Cameron was better-placed to combat the youth-vote than May

Cameron was better-placed to combat the youth-vote than May

In late 2015, it was hard to see Labour ever getting close to power again. After seeing the guiding hand of the Tories steer even a coalition with the Lib Dems to general success, the nation had backed Cameron and Osborne to go it alone. At this point it was difficult to find anybody in the parliamentary Labour party who would give Jeremy Corbyn half-marks, and despite prompting growth in party membership and clearly connecting with lots of young people, it was impossible to imagine the new leader being able to translate this into any sort of electoral success. David Cameron on the other hand was just getting going. He wouldn’t formally announce an EU referendum date until February, and he had unquestionably taken a great step towards neutralising what Theresa May famously described as criticism of “the nasty party”.

Indeed, Cameron’s compassionate conservatism was giving him access to parts of the electorate Tories had dreamed of influencing for years. In the previous government he oversaw the legalisation of same-sex marriage, enshrined in law the commitment to spend 0.7% of GNI on foreign aid, and then during the election campaign could cite more ethnic minority candidates than any other party leader, including in 18% of retirement seats. In October 2015 the Telegraph described him as “the new leader of the British left” who was “half way to being our most progressive Prime Minster” ever. The following month, he endorsed Gove’s prison reforms, emphasising the importance of rehabilitation rather than punishment, and once again condemned the lack of opportunity for people from ethnic minority communities.

The truth is, that these are all stances which our generation would not only praise but vote for. Theresa May though, has done nothing to maintain the reputation which Cameron took great pains in building. Admittedly, the Conservatives took a huge hit in youth opinion when the referendum was lost, but in the months following, Corbyn’s lack of enthusiasm was blamed for the outcome as much as Cameron’s short-sightedness even from those within the Labour party. He was forced to fend off another leadership contest, and while Theresa May took the reigns virtually unchallenged it is now clear that she never made the most of that free time in order to understand the old wounds that the referendum loss had reopened for her party. Fast-forward, and she went all guns blazing into an election she did not need to have, spurred on by encouraging polls – utter stupidity considering events here and in the US over recent years.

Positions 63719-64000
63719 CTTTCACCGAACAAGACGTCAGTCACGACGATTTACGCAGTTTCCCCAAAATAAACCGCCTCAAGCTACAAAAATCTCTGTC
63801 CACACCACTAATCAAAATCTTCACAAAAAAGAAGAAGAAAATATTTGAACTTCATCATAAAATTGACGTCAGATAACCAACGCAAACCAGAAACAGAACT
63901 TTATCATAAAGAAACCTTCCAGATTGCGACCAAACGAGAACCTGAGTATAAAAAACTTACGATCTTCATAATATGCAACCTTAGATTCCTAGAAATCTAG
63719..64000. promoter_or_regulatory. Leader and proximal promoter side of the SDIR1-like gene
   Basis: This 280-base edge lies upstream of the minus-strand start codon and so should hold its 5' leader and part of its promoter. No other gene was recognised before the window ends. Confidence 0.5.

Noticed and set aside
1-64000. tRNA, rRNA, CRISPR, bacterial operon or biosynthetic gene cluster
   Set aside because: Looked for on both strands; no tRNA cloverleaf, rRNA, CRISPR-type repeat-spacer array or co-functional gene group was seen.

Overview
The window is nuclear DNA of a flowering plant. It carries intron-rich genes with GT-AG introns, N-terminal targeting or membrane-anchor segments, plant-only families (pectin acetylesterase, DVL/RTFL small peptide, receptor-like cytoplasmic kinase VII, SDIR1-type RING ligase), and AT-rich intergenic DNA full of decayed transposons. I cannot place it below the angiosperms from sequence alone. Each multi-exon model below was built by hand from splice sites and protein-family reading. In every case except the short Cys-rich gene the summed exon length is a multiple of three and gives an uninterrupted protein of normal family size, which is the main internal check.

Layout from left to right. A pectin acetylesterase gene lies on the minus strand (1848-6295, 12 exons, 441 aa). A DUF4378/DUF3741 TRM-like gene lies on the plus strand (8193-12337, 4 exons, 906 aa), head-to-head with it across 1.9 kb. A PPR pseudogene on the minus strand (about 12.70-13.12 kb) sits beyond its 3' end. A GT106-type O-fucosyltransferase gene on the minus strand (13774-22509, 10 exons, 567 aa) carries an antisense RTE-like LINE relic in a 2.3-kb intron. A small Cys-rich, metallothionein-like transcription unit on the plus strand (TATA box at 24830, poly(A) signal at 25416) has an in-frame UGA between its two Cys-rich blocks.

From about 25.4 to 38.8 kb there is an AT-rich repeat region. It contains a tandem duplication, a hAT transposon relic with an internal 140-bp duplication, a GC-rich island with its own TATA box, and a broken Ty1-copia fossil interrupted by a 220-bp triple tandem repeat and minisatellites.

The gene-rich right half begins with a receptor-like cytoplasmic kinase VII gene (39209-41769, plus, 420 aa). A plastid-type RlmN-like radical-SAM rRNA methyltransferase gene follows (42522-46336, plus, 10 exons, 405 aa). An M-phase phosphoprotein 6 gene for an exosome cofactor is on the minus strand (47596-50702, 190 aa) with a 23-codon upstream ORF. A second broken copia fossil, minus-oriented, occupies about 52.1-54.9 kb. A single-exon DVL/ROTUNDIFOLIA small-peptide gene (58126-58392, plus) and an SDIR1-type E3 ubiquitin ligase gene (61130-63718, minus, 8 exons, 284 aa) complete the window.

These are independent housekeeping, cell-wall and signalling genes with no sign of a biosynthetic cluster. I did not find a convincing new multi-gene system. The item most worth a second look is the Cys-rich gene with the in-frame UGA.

Foreign aid is only one issue on which her cabinet had been far less convincing than Cameron’s prior to the campaign, and as it unfolded any liberal credentials she had quickly deserted her. She survived proposals to scrap free school meals relatively well compared to the examination of her tenure as home secretary, which culminated in scrutiny of the disastrous decision to cut policing – one area the bulk of both parties are surely united on in terms of the need for investment. Meanwhile, Corbyn was galvanising a youth vote who emerged as entirely ready to be woken. The momentum he gained meant that young people came out to vote on an unprecedented scale, but one wonders whether a more socially cognisant Tory leader could have combatted such a resurgence from Labour. If there is to be another election in a year or two then we must enter it with a Cameron rather than a May. Whoever is at the helm next has to understand the power of young people, and the compassionate policies which motivate them.

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